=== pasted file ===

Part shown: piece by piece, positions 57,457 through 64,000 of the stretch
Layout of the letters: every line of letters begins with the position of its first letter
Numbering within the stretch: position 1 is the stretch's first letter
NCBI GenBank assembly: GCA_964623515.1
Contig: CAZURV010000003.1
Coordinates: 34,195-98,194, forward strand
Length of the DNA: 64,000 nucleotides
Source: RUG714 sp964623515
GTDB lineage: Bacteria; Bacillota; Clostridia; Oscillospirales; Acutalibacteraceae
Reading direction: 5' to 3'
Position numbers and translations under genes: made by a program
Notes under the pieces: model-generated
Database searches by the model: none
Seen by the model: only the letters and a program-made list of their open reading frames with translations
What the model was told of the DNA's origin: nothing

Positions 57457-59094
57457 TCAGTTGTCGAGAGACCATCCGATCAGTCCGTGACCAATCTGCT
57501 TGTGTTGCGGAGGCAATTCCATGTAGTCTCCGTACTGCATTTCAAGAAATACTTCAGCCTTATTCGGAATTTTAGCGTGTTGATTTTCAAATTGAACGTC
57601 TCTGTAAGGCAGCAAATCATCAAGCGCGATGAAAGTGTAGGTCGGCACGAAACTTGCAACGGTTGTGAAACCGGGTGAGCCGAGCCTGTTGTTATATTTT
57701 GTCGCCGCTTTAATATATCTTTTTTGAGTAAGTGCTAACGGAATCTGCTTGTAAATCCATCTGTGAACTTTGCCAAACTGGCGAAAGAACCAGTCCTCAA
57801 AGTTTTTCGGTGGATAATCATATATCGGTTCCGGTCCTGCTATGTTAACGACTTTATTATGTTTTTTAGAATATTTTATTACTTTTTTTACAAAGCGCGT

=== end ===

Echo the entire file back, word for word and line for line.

Part shown: piece by piece, positions 57,457 through 64,000 of the stretch
Layout of the letters: every line of letters begins with the position of its first letter
Numbering within the stretch: position 1 is the stretch's first letter
NCBI GenBank assembly: GCA_964623515.1
Contig: CAZURV010000003.1
Coordinates: 34,195-98,194, forward strand
Length of the DNA: 64,000 nucleotides
Source: RUG714 sp964623515
GTDB lineage: Bacteria; Bacillota; Clostridia; Oscillospirales; Acutalibacteraceae
Reading direction: 5' to 3'
Position numbers and translations under genes: made by a program
Notes under the pieces: model-generated
Database searches by the model: none
Seen by the model: only the letters and a program-made list of their open reading frames with translations
What the model was told of the DNA's origin: nothing

Positions 57457-59094
57457 TCAGTTGTCGAGAGACCATCCGATCAGTCCGTGACCAATCTGCT
57501 TGTGTTGCGGAGGCAATTCCATGTAGTCTCCGTACTGCATTTCAAGAAATACTTCAGCCTTATTCGGAATTTTAGCGTGTTGATTTTCAAATTGAACGTC
57601 TCTGTAAGGCAGCAAATCATCAAGCGCGATGAAAGTGTAGGTCGGCACGAAACTTGCAACGGTTGTGAAACCGGGTGAGCCGAGCCTGTTGTTATATTTT
57701 GTCGCCGCTTTAATATATCTTTTTTGAGTAAGTGCTAACGGAATCTGCTTGTAAATCCATCTGTGAACTTTGCCAAACTGGCGAAAGAACCAGTCCTCAA
57801 AGTTTTTCGGTGGATAATCATATATCGGTTCCGGTCCTGCTATGTTAACGACTTTATTATGTTTTTTAGAATATTTTATTACTTTTTTTACAAAGCGCGT